Twitter and Facebook users face $20,000 fines if they use their accounts to campaign for their favourite party or leader on election day.

Chief Electoral Officer Robert Peden said material posted on social media websites was covered by strict rules which prohibit electioneering on election days.

"People should be aware that if they tweeted on election day to influence how somebody votes they will be breaching the [Electoral] Act and the [Electoral] Commission will take action."

He said while people could leave websites with campaign material up on election day, they could not add further material or advertise the website.

"For a long time, the law has allowed for campaign-free election days, and my sense is that New Zealanders like it that way and so it's not really in people's interest to do things like tweet and breach the rules."

The sites would be monitored on November 26, and people caught breaking the rules could face fines of $20,000, Mr Peden said.

"It's the sort of thing that we will hear about if someone's doing it. We'll receive complaints."

The Electoral Act prohibits electioneering of any kind on election day.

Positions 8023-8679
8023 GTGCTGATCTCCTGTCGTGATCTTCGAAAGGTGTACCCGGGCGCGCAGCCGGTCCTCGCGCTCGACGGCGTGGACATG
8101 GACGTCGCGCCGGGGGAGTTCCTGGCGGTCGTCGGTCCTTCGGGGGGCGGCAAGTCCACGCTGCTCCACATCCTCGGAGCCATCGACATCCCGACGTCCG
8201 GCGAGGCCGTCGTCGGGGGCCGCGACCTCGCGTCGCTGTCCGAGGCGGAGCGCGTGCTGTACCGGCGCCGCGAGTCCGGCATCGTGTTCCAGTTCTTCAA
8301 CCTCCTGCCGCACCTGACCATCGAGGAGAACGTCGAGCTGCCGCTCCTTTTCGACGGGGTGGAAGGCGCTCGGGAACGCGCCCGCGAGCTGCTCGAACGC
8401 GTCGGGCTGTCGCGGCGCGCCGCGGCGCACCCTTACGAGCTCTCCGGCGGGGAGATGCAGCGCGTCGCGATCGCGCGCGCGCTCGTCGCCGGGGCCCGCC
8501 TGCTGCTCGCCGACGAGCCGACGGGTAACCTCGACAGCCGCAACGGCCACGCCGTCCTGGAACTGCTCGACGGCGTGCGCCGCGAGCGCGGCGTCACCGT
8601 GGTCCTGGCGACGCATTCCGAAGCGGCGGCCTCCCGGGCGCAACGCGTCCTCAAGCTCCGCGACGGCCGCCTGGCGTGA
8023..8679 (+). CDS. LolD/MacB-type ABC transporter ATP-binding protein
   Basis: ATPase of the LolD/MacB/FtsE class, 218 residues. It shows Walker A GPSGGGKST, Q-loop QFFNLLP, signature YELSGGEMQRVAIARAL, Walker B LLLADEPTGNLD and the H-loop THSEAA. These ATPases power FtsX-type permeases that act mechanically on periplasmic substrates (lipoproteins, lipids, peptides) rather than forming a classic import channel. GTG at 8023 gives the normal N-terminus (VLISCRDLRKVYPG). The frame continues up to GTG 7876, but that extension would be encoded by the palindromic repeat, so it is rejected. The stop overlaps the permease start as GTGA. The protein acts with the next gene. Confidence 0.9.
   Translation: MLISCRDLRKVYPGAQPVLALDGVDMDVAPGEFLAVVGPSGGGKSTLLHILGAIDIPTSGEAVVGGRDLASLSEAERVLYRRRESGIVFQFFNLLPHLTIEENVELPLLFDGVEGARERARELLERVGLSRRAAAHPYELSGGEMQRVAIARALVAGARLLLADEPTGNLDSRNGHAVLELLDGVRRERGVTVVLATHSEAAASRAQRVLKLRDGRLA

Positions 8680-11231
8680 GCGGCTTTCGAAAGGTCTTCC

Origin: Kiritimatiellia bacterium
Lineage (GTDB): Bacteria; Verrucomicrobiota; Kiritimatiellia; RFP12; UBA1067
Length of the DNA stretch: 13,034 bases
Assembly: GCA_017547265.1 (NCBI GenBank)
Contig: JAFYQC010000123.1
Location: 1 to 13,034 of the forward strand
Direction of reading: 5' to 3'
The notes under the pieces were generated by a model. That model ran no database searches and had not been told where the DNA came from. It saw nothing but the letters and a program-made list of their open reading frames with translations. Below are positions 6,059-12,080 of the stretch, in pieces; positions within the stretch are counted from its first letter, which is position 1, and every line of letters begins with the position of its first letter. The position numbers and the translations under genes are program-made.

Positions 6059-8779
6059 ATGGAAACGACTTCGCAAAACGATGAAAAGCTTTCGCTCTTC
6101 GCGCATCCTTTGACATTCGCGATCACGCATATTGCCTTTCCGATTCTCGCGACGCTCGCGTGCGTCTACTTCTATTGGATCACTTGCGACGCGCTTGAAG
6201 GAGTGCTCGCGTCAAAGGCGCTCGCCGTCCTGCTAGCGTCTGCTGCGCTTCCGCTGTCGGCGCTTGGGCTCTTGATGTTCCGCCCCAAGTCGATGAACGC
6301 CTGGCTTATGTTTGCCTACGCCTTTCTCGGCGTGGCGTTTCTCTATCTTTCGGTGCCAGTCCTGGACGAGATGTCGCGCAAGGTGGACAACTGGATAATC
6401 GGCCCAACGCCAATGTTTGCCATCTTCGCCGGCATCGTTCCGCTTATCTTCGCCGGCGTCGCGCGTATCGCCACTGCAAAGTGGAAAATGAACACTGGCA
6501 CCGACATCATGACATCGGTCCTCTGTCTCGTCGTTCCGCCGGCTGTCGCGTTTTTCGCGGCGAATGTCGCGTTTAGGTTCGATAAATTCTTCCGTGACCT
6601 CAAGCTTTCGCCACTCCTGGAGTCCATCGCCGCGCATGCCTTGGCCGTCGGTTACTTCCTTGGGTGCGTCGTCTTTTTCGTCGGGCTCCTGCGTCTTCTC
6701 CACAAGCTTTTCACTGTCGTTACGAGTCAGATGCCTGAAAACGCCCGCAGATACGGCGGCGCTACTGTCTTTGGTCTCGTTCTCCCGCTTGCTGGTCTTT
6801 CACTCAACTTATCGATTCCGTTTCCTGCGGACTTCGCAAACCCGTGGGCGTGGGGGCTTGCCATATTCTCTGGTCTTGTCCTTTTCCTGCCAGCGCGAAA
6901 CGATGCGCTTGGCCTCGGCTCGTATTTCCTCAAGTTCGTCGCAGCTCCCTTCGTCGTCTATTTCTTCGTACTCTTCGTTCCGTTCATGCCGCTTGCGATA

From midnight until 7pm, election signs must be taken down or covered up, vehicles advertising parties or candidates must be out of public view, and no campaign material can be distributed.


Yesterday, the Electoral Commission launched its enrolment campaign for the election by starting to mail out three million enrolment packs.

These also contain information about the referendum on MMP, which will coincide with the election.

Meanwhile, online voting could become a reality by 2013 after Parliament's justice and electoral select committee recommended a trial at the local body elections that year.

The select committee included its recommendation in its report on the 2010 local body elections. It said the current postal system meant some voters did not get their papers in time while others were lost. Online voting could also increase turnout.

Select committee member National MP Simon Bridges said the main concern was the possibility of fraudulent behaviour.

"Nevertheless, we also appreciated that the internet is a potentially positive force given traditionally low voter turnouts at local body elections and its ability to make voting easier and more accessible."

Green MP Sue Kedgley also backed a trial, saying it was possible to have secure internet banking, so surely online voting could be managed.

The report coincided with the Electoral Commission's statement of intent in which it said it would look more closely at internet voting next year. It said it made voting more accessible, especially for those who lived a distance from polling booths. It said a phased introduction over several elections would be desirable to build public confidence.

Any move would be reliant on funding, and a move from paper to online voting was unlikely to save money in the medium term, it said.